New Delhi: The Central Vigilance Commission (CVC) has asked the defence ministry to investigate a decision by the Indian Navy to award a contract to a Norwegian marine equipment supplier without floating an open tender.
“They (the ministry) have assured necessary inquiry,” said a senior CVC official who did not wish to be identified.
As part of the same effort, the CVC has, in addition, put out a circular that stipulates that all public sector undertakings need to advertise contracts awarded on nomination basis on their websites.
“We have noticed a trend wherein shipyards are being told by the navy as to who they should take supplies from. This is not correct,” says the vigilance officer.
The CVC asked for the navy investigation in response to a Mint article on 13 June.
Kongsberg Maritime AS, a Norwegian marine equipment supplier that is a wholly owned subsidiary of Kongsberg Gruppen, has in the last one year alone won three contracts worth Rs350 crore from the Indian Navy. It is not the sum, which is small by defence contracts standards, but the process of awarding the contracts without floating tenders that has triggered concerns about the navy’s practices.
Mint emailed a questionnaire to naval headquarters several times in the last fortnight seeking to know the details of the contracts awarded to Kongsberg Maritime but did not get any response.
Kongsberg Maritime, through an email, would only say that the company had no comments to make on the matter and that “all inquiries must be directed to our customer.”
Mint’s story had disclosed that the company was nominated for supply of Autonomous Underwater Vehicles (AUVs), worth around Rs260 crore, which were to be fitted onto six new survey vessels of the navy. AUVs are underwater robots that are used to map the seabed.
The National Hydrographic Office (NHO), the survey arm of the navy and the authority that awards the contracts, appears to have overlooked the basic norm of giving other companies a chance to compete in a tender before awarding the contract to Kongsberg. Two vendors, Hydroid Europe, an arm of the US-based Hydroid Llc. and Bluefin Robotics Corp., which is associated with the Massachusetts Institute of Technology, have written to the defence ministry seeking to know why they had not been considered for the contract.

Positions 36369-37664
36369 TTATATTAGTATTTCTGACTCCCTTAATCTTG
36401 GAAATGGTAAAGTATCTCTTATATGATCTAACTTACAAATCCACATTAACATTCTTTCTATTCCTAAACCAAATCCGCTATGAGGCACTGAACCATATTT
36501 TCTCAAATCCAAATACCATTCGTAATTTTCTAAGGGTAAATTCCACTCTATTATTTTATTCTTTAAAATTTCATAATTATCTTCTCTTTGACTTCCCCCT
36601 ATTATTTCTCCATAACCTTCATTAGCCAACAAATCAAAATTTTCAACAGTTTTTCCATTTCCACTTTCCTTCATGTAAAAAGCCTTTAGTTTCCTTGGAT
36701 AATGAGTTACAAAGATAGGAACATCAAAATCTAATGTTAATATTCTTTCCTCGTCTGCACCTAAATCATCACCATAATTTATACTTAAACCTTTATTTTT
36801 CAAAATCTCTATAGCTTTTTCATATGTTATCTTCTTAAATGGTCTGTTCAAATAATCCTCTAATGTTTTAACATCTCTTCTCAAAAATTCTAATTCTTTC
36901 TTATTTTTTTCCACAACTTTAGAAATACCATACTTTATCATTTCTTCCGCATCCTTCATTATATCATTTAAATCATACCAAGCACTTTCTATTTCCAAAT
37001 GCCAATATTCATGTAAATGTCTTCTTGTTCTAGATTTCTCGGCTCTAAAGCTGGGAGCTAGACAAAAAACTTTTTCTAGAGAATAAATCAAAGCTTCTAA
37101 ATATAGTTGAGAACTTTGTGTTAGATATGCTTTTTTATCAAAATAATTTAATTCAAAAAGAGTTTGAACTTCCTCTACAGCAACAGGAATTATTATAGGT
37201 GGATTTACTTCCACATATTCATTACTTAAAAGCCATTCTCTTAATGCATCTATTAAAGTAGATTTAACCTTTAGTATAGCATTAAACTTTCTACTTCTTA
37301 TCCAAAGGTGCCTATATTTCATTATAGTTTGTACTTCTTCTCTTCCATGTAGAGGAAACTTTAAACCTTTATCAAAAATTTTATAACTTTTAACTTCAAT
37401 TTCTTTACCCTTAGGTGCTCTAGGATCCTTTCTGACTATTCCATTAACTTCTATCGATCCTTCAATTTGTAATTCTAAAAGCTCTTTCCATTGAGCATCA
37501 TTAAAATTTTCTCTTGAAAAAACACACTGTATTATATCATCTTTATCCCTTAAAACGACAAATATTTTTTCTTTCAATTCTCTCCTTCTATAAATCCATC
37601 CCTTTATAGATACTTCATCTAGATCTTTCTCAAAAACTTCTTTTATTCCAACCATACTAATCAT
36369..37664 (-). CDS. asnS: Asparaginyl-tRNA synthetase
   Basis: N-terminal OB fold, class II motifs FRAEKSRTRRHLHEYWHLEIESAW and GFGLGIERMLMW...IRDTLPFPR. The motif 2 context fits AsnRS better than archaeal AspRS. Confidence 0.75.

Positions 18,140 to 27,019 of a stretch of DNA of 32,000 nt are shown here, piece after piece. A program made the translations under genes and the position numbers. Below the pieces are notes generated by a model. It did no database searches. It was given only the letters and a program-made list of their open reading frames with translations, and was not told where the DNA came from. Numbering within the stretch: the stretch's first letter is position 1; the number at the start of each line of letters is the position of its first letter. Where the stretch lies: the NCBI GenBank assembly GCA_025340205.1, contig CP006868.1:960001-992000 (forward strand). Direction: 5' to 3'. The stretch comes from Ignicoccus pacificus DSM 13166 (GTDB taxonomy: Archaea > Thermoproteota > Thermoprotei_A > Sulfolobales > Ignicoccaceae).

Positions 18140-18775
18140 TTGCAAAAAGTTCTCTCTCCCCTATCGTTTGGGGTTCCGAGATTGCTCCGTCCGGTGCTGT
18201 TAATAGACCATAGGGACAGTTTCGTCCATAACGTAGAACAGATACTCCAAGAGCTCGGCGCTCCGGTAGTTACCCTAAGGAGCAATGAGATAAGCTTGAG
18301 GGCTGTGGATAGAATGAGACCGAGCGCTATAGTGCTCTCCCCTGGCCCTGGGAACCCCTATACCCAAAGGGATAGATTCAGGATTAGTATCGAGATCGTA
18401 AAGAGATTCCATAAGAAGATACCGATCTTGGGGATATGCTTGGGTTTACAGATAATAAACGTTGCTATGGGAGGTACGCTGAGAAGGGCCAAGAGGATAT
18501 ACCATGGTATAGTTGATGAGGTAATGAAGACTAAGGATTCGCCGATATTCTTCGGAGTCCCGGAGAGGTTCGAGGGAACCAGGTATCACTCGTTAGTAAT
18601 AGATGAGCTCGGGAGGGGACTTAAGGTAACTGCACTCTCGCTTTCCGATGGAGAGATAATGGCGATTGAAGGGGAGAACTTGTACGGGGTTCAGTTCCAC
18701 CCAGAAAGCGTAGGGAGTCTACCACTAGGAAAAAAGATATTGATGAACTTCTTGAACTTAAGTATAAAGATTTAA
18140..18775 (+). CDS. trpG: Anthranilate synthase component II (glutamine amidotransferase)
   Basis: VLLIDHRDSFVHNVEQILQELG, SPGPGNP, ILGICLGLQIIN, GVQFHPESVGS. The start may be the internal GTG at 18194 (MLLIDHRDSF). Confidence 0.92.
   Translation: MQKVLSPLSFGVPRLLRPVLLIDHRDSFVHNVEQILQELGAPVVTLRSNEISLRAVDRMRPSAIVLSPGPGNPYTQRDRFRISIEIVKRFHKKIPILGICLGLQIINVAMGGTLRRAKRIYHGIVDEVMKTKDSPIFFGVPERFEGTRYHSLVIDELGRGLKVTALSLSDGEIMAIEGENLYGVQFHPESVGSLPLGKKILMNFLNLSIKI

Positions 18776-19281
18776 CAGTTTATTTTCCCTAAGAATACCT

Since then, it has emerged that Kongsberg Maritime was also awarded contracts for supply of other equipment, such as remote-operated vehicles and multibeam echo sounders, which use acoustic signals to map the seabed, taking the value of the contracts awarded to the company to around Rs350 crore.
Remote-operated vehicles are tethered underwater robots used for deep-sea surveys and multibeam echo sounders can help gauge the depth of the seabed, among other surveys, by measuring the time it takes for a pulse of sound to travel to the ocean floor and back.
One industry executive who is privy to the Kongsberg Maritime contract and who did not wish to be identified maintains that Alcock Ashdown (Gujarat) Ltd, a shipbuilder owned by the Gujarat state government, could have sourced the components at half the price. “Again, none of the other vendors were called to even put up their products for field trials,” says this person.
Mint couldn’t ascertain independently whether Alcock Ashdown could produce similar components and vehicles that Kongsberg Maritime has been asked to supply to the navy.
All three supply contracts were awarded to Kongsberg Maritime under the tenure of current NHO head Rear Admiral B.R. Rao.
People close to the NHO also claimed that Rao had recommended equipment supplied by Simrad, a part of Kongsberg Maritime, in 1992 for Goa Shipyard Ltd, which was building two survey vessels for the navy. A defence ministry committee, which had reviewed that decision, overturned the recommendation and called for open bidding and the contract eventually went to another bidder.
Mint also sent written questions about that contract to the naval headquarters but drew no response. Attempts to talk to Rear Admiral Rao were unsuccessful as a Mint reporter was told he was unavailable for comment.